“Comparisons are Odorous,”


declares Dogberry in the third act of Much Ado About Nothing. He’s a Shakespearean fool of the first order, an  insufferable windbag whose words are empty of meaning, though he believes that the bluster he speaks is language and that he is communicating.

It’s been a long time since my last blog. The results of the election came a few days before Michael and I celebrated our 50th wedding anniversary, at home with close friends, good food, pink bubbly and a large cake inscribed with M and K in gold letters. Despite what had just happened to our country, we were happy. In the last months of illness and confinement we had grown together, two trees entwined; a single entity forged from two separate beings. Then came Christmas, when Michael’s ability to breathe grew even weaker, though his mind was lucid and he continued to work on an important paper with his collaborator, Herb Terrace, attacking Chomsky’s notion that language is ultimately based on a “mutation,” which in this sense would make it a miracle, a deus ex machina suddenly landing in the field of evolution – a quasi-religious sort of belief that Michael and Herb opposed, and with excellent reason.  In January Michael died.  A few days later Trump was inaugurated and since then I have found myself at a loss for words.


Last year, over many of my blogs, I warned against Trump. My parents had come to America in the late 1930’s from Central Europe (he born in Vienna, she in Prague), skiing across the Alps when the Nazis invaded Austria, led by their guide into Switzerland from where they made their slow way to New York, where I was eventually born.  Others in the family were put to death in the camps or, perhaps worse, survived 4 years of Auschwitz.  I was aware that the sophisticates in the cafés of Vienna in the ‘thirties had reassured each other over their kaffee mit schlag that Hitler was a buffoon and clown and would never affect their lives.

Until he did.

In writing about Trump I was aware of Stalin too, the millions of deaths he perpetrated on his own people, murdered outright or left to die of planned starvation. I knew that Stalin was able to re-write history, to claim that something which had clearly happened hadn’t happened.  He and his experts were capable, even then, of erasing an image, a person, from photographs and of rewriting history, removing textbooks from the schools and replacing them with his newer versions.  Fake facts were his meat, as they are of any dictator, always have been and will be.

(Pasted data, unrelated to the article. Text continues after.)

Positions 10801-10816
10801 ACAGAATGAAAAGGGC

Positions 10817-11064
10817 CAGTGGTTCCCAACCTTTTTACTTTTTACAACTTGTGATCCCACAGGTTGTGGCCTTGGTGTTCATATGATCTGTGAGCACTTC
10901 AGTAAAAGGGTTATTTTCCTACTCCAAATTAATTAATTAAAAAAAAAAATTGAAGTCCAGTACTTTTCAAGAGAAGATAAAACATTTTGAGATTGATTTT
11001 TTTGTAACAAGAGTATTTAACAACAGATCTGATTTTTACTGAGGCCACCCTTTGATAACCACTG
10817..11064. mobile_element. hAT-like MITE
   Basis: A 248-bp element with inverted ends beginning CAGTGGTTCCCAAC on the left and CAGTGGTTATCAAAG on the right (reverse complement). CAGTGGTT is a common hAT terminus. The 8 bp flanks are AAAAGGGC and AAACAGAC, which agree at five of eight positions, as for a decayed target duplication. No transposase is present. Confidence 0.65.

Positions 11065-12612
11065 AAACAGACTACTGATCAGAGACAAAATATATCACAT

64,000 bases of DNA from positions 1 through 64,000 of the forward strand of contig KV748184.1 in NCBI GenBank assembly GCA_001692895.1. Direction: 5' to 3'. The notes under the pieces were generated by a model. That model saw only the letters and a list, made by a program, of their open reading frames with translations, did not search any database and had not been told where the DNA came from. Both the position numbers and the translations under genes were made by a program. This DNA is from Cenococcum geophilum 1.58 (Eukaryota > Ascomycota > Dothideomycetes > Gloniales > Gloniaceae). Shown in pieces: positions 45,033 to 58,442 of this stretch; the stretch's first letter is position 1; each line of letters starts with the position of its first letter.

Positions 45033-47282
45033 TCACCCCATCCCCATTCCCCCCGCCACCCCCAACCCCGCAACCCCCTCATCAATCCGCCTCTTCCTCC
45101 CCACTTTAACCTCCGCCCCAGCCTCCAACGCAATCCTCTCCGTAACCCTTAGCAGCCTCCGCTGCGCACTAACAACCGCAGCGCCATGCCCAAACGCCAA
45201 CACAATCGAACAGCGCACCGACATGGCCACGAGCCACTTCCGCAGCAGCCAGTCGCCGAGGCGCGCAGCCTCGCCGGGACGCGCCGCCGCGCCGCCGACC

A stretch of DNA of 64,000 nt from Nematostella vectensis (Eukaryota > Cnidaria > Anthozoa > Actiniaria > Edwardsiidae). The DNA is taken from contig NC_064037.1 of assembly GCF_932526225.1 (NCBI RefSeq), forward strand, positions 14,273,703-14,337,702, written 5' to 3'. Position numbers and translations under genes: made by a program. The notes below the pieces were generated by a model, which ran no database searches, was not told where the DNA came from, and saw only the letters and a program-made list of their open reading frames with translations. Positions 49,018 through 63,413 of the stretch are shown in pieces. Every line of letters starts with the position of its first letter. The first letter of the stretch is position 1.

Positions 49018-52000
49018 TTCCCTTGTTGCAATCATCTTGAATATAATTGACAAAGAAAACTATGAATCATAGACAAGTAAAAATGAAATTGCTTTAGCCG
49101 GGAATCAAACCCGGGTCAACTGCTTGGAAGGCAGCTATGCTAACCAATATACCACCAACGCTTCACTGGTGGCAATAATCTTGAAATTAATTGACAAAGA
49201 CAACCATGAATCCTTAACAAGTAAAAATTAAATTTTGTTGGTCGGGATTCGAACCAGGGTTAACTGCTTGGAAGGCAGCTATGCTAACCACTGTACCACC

I made comparisons, odious and odorous. Trump was also the great showman, like P.T. Barnum, who showed the world the truth of the sentiment, “No one ever went broke underestimating the intelligence of the American public.”

Berlusconi too. That 70-something mad clown with lipstick on his face and pancake makeup who liked screwing children, at least those old enough to have breasts and curves.  He gave me the heebie-jeebies just to look at him, and he owned the media in Italy.  How could the Italians be so dumb?  How could they not see?

And then the Orange Dishrag appeared and the same nausea overtook me. A visceral reaction, going hand in hand with the mental revulsion that awful creature caused and keeps causing, because nothing in the world exists except himself, because he doesn’t care for anybody, doesn’t see that he is made in the image and mold of man, a person like others; that we are all the bloody same in our needs and desires and claim to respect.  So he spouts rubbish, any rubbish, just to be heard, to be the center of all eyes all the time.  No matter that he is crude, that he was kicked out of his elementary private school (Kew-Forest) for being a bully even though his father was on the board.  Quite an accomplishment, that.

I saw it coming and told myself I was wrong (as almost everyone around me did, saying how wonderful that this buffoon was running against Hillary; it guaranteed a landslide.) I tried to tell myself that I always go straight to the worst case scenario, that this was my form of optimism (since if it happens the way you’ve predicted, you’re not shocked, and if it doesn’t happen, well then, marvelous.)

Then came Brexit. I had lived in England for a few years after college. My first novel and the next two were first published there.  Michael was a Brit who had gone through the education system famous for producing leaders of the world, stiff upper lips honed on “the playing fields of Eton,” where men learned the onus and responsibility of privilege (colonialism) known as “the white man’s burden” to Kipling when Britannia ruled the waves and much of the world.  Michael did not go to Eton, but to another “public” school built on the same foundations of belief and empire, and then went on to Cambridge.  He left England after that because the system he’d been raised in oppressed him.

Brexit appalled us both, and my friends in England took to their beds. It was then that I realized democracy has a basic flaw: it does not require that the person who casts a vote know anything at all about the issue or person that he or she is voting for.  Brexit should never have been put to public referendum; the public simply didn’t understand the ramifications of what it would mean to leave Europe.

When Brexit was voted in, I was sure Trump would win. The know-nothings would invent their own scenario and project it onto the man who was nobody, nowhere, who had no objectives, no vision, no knowledge.